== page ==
We only expected the operation to last a few hours so when we got a call at 1.30pm from the theatre just to say everything was going well and that he had done stage one of the operation, everything was as expected. We didn’t really appreciate what stage one actually was or more the point, what stage two would entail until later on that day. Steve the theatre manager suggested that they would be another couple of hours before they could scan her which would be the next time we received a call. 3.30pm arrived and past, as did 4.30pm. It was 5.30pm before we received another call to say it was still going well and not to worry. Hayley and I had been shut up in our room in McDonald House all day waiting and thinking about Camille, so at 7.00pm we decided that we would walk over to the hospital and make our way up to the ward to see if they could find out what was going on. As we walked into the ward, the sister grabbed us and said perfect timing; we were led to the High Dependency Unit where Mr Mallucci stood, in scrubs, having just left Camille in recovery. He led us to a quiet area where we had sat two weeks before waiting for the results. “We’ve got pretty much all of it out except for a small amount around the brain stem” was his initial brief summary; it seems that every time they tried to clear the last little bit around the brain stem, Camille’s heart rate would dip considerably and gave a stern enough warning not to risk the really aggressive approach. Mr Mallucci did follow on to say, “So I don’t think she’ll need the third operation”. I beg your pardon? It turns out that the area behind the eyes that was going to be stage three came away quite easily and although they were visually impaired whilst removing this section of tumour, they were able to follow an artery all the way up and resect the tumour from underneath; something he had not deemed possible before getting in there.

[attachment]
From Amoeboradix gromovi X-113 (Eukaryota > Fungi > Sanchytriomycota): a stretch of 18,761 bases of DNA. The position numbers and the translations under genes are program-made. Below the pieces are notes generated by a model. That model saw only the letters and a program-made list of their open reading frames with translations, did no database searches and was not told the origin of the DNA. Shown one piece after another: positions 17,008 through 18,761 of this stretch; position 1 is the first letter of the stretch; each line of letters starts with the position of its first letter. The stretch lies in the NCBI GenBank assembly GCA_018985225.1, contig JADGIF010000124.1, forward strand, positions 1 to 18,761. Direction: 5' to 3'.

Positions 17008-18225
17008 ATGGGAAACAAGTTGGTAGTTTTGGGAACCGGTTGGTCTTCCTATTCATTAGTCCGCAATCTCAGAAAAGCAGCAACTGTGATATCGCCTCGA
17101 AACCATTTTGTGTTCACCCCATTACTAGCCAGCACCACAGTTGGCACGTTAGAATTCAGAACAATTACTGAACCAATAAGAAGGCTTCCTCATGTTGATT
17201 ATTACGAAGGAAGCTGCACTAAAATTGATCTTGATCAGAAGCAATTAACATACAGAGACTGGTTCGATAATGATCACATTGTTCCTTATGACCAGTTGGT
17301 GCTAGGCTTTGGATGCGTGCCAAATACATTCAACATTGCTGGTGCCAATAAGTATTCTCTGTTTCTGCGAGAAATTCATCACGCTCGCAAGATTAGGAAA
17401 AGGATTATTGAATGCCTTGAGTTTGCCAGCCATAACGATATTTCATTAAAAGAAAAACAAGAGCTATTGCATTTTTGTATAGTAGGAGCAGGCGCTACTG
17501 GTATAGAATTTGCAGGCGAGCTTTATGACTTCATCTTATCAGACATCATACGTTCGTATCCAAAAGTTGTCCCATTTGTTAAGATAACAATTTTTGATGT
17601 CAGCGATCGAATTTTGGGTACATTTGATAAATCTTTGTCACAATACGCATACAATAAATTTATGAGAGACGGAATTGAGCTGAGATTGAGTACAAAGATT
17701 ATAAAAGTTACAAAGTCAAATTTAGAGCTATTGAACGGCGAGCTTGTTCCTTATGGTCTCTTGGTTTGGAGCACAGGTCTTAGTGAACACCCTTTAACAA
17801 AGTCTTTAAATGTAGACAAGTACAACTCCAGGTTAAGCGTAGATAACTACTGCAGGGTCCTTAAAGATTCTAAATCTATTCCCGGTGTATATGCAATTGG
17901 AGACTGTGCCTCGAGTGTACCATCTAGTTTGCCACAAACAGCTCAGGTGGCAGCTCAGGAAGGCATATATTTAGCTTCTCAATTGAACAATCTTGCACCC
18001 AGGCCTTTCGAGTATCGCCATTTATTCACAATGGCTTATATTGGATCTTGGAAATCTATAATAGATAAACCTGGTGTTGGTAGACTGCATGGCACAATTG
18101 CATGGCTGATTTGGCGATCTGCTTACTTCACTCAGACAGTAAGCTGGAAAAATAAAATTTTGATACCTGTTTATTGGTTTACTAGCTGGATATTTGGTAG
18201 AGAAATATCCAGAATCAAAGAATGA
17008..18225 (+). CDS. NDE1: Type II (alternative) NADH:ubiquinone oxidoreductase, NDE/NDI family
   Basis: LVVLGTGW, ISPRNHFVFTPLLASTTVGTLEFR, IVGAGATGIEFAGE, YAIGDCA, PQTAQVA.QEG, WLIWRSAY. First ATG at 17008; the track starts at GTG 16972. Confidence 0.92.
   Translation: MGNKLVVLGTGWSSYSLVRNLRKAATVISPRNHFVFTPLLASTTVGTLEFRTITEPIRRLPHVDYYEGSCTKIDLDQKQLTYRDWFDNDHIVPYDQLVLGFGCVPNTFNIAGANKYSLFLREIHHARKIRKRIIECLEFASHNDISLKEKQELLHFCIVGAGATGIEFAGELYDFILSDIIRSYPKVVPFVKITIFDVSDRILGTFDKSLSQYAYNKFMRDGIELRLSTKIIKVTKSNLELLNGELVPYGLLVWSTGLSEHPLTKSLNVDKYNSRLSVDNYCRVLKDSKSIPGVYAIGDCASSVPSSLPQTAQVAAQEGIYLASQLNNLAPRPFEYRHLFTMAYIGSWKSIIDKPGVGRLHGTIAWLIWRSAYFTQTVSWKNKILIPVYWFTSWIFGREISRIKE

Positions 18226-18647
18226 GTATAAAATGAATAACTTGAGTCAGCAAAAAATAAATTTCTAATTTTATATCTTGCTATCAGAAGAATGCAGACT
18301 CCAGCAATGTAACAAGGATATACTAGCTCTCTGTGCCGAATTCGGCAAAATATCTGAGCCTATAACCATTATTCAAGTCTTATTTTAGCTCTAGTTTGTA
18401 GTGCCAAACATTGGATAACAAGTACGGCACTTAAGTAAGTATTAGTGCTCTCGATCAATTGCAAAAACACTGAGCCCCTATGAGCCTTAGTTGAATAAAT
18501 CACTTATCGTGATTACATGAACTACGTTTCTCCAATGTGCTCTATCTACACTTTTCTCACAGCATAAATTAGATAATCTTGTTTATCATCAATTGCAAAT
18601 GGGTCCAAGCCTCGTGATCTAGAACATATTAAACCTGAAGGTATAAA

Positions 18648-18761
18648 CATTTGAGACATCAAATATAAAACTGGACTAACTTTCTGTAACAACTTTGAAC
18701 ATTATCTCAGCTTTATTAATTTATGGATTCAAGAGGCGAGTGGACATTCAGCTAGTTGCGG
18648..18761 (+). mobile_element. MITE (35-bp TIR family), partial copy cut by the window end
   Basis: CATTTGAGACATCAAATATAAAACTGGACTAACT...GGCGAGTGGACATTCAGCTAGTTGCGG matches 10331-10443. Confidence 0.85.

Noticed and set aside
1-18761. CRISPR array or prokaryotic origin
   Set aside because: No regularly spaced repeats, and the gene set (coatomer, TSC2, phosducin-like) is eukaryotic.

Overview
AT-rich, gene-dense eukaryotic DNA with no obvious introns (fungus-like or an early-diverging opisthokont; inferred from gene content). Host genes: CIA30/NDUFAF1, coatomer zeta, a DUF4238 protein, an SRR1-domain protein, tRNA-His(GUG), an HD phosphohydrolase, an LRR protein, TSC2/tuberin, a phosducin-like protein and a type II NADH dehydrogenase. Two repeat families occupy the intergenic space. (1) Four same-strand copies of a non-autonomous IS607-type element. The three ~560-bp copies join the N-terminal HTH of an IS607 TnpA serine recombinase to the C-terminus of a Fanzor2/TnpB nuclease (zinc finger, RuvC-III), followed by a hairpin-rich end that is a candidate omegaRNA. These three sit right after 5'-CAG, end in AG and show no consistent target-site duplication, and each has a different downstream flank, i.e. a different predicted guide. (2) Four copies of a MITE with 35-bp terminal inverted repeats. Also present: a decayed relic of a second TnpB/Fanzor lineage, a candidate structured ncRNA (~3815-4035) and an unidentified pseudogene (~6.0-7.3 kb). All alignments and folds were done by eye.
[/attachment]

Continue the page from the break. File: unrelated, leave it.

Hayley and I were dumbstruck and even now I can’t quite believe that a tumour the size of my fist in her little head has been removed to a mm thick film around the brain stem equating to approximately one cubic centimetre. We could hope that all of the blood supply to this remaining mass has been stopped so that it dies in its own time, but realistically Camille will require radiotherapy to clear that and all other rogue cells that could risk her tumour coming back; for this we are still looking at Proton Therapy, the more focused child friendly type of radiotherapy. I think both Hayley and I expect that the tumour will return one day, Ependymomas have a horrible trend of reoccurring; however, we know that it will not ever grow to the size it was in the future, and perhaps an absolute complete resection of the tumour will enable Camille to break the cycle of reoccurrence and live a cancer free life. You may think we are being too negative and we should be positive about the future. I think strangely we are positive; we know that a clear scan post radiotherapy does not mean that Camille is cured; it means she is free from cancer. By setting our expectations low for the first set of scans post radiotherapy, we will not be broken by a negative result and we will be able to battle once again for Camille.


For now, Camille rests again. Her right eye is back to being completely turned in to her nose, only time will tell if it completely straightens out. Her hormones levels may be OK for now and we have no idea how long it will be before she walks properly again. However, she is Camille, she is still the clever little girl she was two and a half weeks ago. She is still beautiful, loving and she still has the most infectious giggle I’ve ever heard. We cannot thank Mr Mallucci and Stefano (Mr Mallucci’s number two) enough, they have managed to save our little girl from being ruined; they have preserved Camille to be the best she can be.